Do you fully understand your culture and how it’s impacting performance? Are you managing a clear journey to effectively evolve your culture with a direct and sustainable impact on performance? There aren’t many leaders that can confidently answer “yes” to these two questions. We see culture tips and advice at every turn that range from superficial to endlessly complicated. If you are like me, it’s hard to understand what to believe.
It’s very important for leaders and change agents to learn from the culture pioneers and experts in this evolving field. Human Synergistics, therefore, convenes an annual Ultimate Culture Conference to bring visibility to important insights from culture trailblazers and progressive leaders.
Josh Bersin, principal and founder, Bersin by Deloitte, Deloitte Consulting LLP, fascinated the crowd with the interesting perspectives on culture he shared at the 2nd Annual Ultimate Culture Conference. He started by sharing some interesting data and insights about why culture is important. He followed that explanation with a summary of five key trends driving culture today.
Interest in the subject of culture continues to grow dramatically. It’s a hot topic, and for good reason. Research shows Constructive cultures lead to increased profitability, satisfaction, performance, and more. The Annual Ultimate Culture Conference gathers top thought leaders in the field of organizational culture and leadership to provide valuable insight into and discussion around this elusive concept for professionals passionate about shaping workplace culture.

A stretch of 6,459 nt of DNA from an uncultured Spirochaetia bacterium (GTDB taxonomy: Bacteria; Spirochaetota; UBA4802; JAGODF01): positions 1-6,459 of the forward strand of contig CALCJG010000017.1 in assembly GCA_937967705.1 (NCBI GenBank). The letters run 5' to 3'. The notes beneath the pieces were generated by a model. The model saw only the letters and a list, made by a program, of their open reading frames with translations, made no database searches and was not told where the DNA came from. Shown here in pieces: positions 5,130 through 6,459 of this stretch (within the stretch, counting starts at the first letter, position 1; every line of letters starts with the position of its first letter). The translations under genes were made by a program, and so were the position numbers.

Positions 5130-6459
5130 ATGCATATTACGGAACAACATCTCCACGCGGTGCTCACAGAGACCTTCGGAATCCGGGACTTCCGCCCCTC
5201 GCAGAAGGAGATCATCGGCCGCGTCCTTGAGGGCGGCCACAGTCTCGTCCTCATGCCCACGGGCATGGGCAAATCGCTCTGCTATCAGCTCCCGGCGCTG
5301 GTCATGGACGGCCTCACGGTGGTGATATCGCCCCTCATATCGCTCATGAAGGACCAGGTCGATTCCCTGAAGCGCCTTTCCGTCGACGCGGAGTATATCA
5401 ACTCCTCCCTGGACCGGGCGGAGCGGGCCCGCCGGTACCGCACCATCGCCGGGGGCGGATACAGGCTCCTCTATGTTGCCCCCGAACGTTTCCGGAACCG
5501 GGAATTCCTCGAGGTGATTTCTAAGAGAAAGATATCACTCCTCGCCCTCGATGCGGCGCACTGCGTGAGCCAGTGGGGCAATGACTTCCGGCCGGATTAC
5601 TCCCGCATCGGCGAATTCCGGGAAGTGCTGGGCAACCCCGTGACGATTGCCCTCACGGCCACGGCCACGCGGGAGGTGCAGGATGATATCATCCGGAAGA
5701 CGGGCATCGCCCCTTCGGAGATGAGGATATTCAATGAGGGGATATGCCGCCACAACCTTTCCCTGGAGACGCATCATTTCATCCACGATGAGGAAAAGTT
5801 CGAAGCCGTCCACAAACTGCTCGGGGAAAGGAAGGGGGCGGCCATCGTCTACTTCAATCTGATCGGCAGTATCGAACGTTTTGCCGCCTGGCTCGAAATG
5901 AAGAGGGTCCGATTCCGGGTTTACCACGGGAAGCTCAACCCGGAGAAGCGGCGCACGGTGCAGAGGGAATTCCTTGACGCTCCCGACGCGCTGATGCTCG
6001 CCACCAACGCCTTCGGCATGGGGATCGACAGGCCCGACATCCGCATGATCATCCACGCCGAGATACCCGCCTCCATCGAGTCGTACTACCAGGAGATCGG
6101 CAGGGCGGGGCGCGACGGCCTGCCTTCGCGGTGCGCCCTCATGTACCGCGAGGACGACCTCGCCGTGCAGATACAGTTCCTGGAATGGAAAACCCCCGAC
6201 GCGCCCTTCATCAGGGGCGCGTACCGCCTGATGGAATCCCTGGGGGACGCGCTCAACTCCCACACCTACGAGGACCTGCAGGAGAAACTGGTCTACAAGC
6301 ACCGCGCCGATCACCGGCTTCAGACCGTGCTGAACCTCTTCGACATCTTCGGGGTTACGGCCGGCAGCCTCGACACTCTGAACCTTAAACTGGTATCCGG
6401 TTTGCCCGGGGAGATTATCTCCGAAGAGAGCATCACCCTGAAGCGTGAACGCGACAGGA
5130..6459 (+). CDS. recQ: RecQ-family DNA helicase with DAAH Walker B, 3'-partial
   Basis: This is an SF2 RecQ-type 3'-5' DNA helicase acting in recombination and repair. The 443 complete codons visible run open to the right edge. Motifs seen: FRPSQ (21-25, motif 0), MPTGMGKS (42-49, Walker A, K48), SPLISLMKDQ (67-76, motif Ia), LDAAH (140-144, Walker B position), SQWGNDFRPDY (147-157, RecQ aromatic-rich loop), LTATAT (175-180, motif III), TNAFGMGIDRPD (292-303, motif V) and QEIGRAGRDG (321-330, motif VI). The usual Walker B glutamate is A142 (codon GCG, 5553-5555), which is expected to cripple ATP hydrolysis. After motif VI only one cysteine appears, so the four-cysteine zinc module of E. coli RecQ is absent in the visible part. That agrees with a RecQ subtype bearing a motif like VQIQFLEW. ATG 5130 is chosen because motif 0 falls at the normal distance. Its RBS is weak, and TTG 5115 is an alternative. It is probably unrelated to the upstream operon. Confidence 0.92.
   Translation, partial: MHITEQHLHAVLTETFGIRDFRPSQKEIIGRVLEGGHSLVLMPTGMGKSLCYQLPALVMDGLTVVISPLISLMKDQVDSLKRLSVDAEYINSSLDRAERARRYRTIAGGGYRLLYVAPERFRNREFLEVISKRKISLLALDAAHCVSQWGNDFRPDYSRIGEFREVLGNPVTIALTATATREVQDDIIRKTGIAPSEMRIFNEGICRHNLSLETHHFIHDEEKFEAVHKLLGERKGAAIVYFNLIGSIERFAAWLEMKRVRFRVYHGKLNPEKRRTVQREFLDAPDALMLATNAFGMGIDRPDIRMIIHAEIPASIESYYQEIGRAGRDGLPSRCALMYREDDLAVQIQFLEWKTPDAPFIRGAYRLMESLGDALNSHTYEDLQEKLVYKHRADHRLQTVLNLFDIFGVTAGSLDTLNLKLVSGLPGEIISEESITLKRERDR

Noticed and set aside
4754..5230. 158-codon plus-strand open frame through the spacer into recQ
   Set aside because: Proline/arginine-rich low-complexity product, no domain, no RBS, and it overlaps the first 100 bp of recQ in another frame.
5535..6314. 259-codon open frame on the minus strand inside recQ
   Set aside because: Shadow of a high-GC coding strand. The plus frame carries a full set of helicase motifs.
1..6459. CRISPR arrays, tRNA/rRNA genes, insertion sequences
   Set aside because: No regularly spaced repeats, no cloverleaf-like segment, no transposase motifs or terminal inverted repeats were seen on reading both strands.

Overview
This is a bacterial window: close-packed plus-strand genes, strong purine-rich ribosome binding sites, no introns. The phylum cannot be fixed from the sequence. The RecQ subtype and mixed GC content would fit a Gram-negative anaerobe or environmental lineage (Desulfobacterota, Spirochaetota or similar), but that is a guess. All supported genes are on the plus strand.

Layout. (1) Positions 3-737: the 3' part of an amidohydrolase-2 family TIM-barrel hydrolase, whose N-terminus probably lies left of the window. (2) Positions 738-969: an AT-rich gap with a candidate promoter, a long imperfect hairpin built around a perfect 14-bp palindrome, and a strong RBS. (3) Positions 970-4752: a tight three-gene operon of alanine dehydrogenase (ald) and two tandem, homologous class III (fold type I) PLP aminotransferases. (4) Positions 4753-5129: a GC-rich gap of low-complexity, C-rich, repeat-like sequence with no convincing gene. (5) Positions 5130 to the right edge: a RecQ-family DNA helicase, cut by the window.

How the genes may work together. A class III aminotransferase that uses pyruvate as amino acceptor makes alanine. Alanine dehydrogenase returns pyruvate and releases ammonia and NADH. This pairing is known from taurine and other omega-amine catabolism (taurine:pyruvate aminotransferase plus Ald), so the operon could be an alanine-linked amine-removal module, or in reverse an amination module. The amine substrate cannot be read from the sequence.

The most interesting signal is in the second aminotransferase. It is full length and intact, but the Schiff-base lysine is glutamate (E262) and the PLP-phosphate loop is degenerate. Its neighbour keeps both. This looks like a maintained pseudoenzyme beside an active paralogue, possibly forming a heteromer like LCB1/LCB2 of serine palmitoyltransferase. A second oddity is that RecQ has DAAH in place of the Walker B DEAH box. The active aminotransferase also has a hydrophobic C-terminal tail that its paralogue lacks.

To accelerate the culture learning curve and truly impact the world, it’s critical to build on the experience of pioneers in the field of organizational culture. Our Culture Pioneer Panel, one of the unique highlights of the Ultimate Culture Conference, featured insights from three of these trailblazers: Edgar Schein, Larry Senn, and Robert Cooke.
This is the second post from a discussion between Professor Edgar Schein, arguably the #1 workplace culture expert in the world and a strong critic of culture surveys, and Dr. Robert A. Cooke, creator of the most widely used organizational culture assessment in the world. The discussion resulted in 12 key areas of common ground across qualitative and quantitative culture assessment and development approaches. See the first post for specific comments regarding insights #1-6:
- Leaders must start by being clear about the business problem or purpose of their change effort.
- A culture survey may be useful under the right circumstances and will only measure some aspects of the culture.
- The client should make the decision on whether to use a survey or not.
- Leaders should give assurance the feedback will be shared and acted upon.
- A team should be engaged to help identify how the survey will be set-up and used.
- Only survey as part of a broader change effort which also includes qualitative approaches.
This post covers insights #7 – 12, including Ed and Rob’s overall reaction to the substantial common ground that exists. These insights should help leaders, consultants, and others to more effectively manage change efforts.